Sergei Eisenstein was given a free hand and a mammoth budget to re-create the October Revolution for its tenth anniversary (1927), but the results displeased the authorities—for reasons both political (Trotsky, suddenly banished from the Soviet Union, had to be hurriedly eliminated from the final cut) and aesthetic (Eisenstein’s extreme formalism, here at its most abstract and theoretical). Much of the montage in October plays better in analytical retrospect than it does on the screen, but much of the film is genuinely stirring—when he wasn’t theorizing, the man really could cut film.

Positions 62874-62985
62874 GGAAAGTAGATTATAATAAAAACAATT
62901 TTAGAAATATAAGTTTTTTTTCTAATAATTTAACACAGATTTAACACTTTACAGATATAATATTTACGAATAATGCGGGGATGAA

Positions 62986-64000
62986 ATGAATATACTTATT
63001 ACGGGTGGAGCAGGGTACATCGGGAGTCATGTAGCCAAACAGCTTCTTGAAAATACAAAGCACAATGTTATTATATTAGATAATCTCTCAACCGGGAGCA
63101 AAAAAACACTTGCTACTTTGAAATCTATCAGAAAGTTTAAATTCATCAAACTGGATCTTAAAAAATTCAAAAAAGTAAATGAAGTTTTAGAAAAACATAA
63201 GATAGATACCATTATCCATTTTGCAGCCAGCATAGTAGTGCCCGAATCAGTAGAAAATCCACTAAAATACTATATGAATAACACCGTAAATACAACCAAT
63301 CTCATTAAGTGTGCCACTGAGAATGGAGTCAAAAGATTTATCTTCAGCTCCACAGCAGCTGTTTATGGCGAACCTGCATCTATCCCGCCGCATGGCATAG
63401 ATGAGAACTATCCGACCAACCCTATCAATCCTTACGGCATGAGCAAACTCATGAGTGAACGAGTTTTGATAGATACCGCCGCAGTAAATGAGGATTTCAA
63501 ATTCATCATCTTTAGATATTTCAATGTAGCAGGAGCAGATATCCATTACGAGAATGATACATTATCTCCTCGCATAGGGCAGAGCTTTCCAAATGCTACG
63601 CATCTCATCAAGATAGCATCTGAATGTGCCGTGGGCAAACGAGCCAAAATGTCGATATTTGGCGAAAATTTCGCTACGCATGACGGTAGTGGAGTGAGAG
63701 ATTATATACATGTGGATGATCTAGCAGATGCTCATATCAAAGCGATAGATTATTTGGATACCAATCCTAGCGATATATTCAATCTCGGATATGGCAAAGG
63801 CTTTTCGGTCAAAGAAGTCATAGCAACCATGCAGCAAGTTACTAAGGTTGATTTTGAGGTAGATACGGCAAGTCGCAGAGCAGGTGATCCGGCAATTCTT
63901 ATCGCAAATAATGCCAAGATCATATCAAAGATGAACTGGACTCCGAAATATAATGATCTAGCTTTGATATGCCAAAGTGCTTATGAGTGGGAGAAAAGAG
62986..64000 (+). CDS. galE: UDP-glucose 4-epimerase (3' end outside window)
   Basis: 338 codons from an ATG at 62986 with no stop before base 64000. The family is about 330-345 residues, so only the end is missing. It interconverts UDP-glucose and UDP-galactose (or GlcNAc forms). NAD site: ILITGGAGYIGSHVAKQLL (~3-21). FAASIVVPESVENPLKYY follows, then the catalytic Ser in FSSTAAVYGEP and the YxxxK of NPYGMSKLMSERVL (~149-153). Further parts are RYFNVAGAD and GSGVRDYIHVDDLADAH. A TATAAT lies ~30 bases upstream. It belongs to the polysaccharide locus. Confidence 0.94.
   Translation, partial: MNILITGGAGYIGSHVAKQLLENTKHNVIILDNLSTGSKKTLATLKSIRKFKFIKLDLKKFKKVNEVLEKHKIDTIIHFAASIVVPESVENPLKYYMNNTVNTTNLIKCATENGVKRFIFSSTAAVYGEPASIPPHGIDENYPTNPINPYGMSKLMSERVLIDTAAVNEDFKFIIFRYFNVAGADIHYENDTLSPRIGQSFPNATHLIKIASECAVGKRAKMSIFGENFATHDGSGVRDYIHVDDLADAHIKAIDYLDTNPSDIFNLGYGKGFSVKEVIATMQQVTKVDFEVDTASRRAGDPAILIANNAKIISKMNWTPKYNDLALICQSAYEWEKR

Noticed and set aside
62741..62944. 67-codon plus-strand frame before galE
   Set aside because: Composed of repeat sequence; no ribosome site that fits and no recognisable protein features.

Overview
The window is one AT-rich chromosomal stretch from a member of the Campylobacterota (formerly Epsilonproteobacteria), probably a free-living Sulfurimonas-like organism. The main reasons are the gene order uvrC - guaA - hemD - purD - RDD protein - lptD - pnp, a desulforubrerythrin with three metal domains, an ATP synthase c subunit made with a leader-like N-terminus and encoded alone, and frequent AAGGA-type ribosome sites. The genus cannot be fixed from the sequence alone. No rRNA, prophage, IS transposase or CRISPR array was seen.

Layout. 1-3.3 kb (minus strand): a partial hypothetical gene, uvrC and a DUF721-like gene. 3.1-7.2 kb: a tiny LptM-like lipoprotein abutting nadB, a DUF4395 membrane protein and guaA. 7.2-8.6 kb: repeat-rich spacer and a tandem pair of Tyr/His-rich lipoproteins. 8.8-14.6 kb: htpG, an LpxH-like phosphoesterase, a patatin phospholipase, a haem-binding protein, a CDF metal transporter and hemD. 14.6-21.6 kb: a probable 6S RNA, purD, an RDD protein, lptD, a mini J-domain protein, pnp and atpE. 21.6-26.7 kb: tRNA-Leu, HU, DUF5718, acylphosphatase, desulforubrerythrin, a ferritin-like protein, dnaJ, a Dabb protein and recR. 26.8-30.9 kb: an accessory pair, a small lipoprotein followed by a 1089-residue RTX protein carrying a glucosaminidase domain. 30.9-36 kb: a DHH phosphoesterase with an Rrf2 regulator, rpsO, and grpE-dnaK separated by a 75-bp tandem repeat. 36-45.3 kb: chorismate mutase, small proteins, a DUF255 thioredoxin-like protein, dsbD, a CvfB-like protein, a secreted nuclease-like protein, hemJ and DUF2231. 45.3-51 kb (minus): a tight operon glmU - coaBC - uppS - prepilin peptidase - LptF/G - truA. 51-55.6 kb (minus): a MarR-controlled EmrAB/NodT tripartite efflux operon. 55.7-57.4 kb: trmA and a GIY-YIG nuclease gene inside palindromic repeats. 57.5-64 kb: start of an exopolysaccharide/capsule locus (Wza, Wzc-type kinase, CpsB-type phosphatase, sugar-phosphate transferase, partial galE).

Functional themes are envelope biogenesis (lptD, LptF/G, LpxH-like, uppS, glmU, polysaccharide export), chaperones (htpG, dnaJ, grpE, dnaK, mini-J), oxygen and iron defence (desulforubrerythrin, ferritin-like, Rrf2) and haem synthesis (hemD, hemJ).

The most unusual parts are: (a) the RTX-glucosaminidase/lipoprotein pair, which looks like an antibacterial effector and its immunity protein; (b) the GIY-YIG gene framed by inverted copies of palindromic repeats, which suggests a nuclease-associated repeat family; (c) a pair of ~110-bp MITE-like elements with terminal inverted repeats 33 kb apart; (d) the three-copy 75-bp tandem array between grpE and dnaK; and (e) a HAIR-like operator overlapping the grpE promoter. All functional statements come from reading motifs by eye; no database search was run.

Along with Eisenstein’s October, V.I. Pudovkin‘s 1927 film was commissioned by the Soviet government for the tenth anniversary of the 1917 revolution. October has since eclipsed The End of St. Petersburg as thoroughly as Eisenstein’s associative montage has eclipsed Pudovkin’s rather more literal editing technique, epitomized here by the famous sequence intercutting World War I battle footage with shots of porcine capitalists celebrating the rise in the munitions market. Mainly of academic interest.